"The Exorcist" is the scariest movie of all time, according to Reader's Digest and Rolling Stone. The 1973 film caused viewers to pass out and vomit during viewings at theaters across the country.
Both Rolling Stone and Reader's Digest chose "The Shining" as the number two scariest movie of all time. Starring Jack Nicholson in the role of Jack Torrence, the film was director Stanley Kubrick's first sell-out after its release in 1980. Jack Nicholson still receives praise decades later for his performance in the film as the terrifying character who attempted to massacre his family.
Rolling Stone chose the Alfred Hitchcock classic, "Psycho" as the third scariest movie of all time. Despite the director's many previous successes, Paramount Studios declined to produce the 1960 film. Hitchcock took matters into his own hands and worked with a television crew instead.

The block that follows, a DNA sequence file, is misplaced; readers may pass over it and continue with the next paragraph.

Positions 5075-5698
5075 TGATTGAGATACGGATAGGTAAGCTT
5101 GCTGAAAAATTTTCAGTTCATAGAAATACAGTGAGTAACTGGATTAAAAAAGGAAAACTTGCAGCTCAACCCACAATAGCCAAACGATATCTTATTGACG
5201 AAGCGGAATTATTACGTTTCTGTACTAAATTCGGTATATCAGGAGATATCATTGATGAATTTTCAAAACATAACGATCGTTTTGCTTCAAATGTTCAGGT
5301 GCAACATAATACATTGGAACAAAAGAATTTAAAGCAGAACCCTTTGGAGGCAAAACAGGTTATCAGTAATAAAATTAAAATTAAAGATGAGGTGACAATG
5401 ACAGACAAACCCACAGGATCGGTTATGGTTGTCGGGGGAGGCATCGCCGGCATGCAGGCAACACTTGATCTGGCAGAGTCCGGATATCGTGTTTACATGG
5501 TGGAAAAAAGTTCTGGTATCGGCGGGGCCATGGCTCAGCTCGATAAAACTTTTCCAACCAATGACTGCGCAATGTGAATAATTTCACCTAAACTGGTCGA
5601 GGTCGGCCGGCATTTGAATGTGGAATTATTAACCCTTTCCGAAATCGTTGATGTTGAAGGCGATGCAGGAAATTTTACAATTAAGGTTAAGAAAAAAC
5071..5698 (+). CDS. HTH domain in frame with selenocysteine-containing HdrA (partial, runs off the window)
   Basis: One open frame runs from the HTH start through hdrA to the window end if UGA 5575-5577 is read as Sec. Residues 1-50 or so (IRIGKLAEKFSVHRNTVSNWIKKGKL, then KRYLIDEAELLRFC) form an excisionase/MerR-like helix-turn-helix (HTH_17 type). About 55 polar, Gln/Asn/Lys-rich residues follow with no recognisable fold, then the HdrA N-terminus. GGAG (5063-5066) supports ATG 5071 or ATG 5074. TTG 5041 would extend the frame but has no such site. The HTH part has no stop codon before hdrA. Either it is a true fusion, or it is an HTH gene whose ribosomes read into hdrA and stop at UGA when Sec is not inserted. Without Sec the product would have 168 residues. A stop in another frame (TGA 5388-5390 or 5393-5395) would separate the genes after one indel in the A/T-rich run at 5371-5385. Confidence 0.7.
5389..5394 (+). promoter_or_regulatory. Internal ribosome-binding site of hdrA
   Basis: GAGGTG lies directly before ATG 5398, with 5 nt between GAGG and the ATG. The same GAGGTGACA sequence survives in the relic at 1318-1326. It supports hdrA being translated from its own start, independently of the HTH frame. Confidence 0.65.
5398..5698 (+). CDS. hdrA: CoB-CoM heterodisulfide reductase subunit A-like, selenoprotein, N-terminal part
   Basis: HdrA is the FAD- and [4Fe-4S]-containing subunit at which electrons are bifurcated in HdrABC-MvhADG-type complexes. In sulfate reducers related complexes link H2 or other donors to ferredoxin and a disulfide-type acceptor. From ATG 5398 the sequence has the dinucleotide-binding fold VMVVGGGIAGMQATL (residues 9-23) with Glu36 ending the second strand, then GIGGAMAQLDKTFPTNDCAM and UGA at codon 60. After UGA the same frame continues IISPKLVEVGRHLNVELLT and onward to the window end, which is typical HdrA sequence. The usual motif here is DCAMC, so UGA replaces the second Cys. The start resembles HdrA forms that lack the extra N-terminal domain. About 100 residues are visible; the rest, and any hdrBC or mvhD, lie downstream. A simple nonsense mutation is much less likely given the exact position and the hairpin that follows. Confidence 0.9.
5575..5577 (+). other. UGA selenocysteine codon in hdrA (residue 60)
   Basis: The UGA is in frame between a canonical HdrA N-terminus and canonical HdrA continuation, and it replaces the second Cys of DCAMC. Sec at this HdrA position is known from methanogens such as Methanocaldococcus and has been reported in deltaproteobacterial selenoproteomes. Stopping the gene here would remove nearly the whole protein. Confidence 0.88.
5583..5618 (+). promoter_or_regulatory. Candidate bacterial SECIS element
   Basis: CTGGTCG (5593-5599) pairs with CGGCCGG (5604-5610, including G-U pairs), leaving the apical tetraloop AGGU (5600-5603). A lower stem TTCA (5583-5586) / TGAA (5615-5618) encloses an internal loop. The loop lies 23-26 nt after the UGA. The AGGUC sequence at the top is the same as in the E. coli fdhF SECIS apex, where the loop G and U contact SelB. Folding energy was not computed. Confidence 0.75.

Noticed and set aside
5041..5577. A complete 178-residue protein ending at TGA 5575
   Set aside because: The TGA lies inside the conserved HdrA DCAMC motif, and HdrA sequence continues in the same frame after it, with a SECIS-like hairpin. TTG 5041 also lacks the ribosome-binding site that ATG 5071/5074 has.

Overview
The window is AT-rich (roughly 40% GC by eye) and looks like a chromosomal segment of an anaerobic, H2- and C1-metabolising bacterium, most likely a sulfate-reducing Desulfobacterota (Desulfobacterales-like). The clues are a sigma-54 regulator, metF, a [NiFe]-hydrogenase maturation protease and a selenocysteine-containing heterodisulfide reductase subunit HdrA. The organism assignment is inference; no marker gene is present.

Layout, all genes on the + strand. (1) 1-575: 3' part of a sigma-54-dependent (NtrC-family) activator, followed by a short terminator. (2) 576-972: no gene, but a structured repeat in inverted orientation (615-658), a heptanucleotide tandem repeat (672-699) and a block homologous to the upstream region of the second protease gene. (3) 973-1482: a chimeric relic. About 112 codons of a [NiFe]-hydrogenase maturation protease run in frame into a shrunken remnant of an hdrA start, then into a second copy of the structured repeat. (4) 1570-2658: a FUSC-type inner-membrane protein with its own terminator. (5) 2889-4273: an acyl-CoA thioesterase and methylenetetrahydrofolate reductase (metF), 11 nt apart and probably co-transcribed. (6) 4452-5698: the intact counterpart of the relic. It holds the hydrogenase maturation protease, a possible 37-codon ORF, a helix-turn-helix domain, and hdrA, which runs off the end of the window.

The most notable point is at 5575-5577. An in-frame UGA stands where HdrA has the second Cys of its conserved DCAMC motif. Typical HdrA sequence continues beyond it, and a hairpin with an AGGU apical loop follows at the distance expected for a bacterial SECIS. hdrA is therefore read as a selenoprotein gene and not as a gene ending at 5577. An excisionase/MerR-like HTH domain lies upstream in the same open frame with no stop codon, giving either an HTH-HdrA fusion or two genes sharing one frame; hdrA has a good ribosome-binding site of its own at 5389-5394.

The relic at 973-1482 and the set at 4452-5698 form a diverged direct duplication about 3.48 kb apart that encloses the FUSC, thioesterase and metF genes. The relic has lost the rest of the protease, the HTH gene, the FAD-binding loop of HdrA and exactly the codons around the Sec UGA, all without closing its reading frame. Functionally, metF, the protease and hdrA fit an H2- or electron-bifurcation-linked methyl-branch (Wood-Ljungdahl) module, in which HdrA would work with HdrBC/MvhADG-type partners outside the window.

Reader's Digest cites the original "Halloween" from 1974 as its the third scariest movie. Directed by John Carpenter and starring Jamie Lee Curtis, this film is one of the original and best slasher movies. Even reviewers of the film, such as Roger Ebert, claim that seeing this film was a visceral experience where the viewer feels himself in the movie.
Horror movies have been popular since the beginning of cinema. Some of the earliest acclaimed horror movies include "The Cabinet of Dr. Caligari," "Nosferatu" and "Frankenstein." Horror movies became very popular in the 1970s, with acclaimed movies such as "Rosemary's Baby," "The Texas Chainsaw Massacre" and "Jaws." The success of these movies led to many more acclaimed scary movies in the 1980s, such as "The Evil Dead," "Friday the 13th" and "Poltergeist." Some of these films produced sequels that are also considered among the scariest movies, such as "Bride of Frankenstein" and "Evil Dead II."
The 1990s saw the development of a new type of horror movie, known as "found footage" movies. Found footage movies use a style that makes them look as though they were shot on common devices, such as iPhones and portable cameras. Found footage movies such as "The Blair Witch Project," "Paranormal Activity" and "Cloverfield" also make some lists of the scariest movies ever. As of 2015, the genre is still very popular, producing a number of scary movies every year.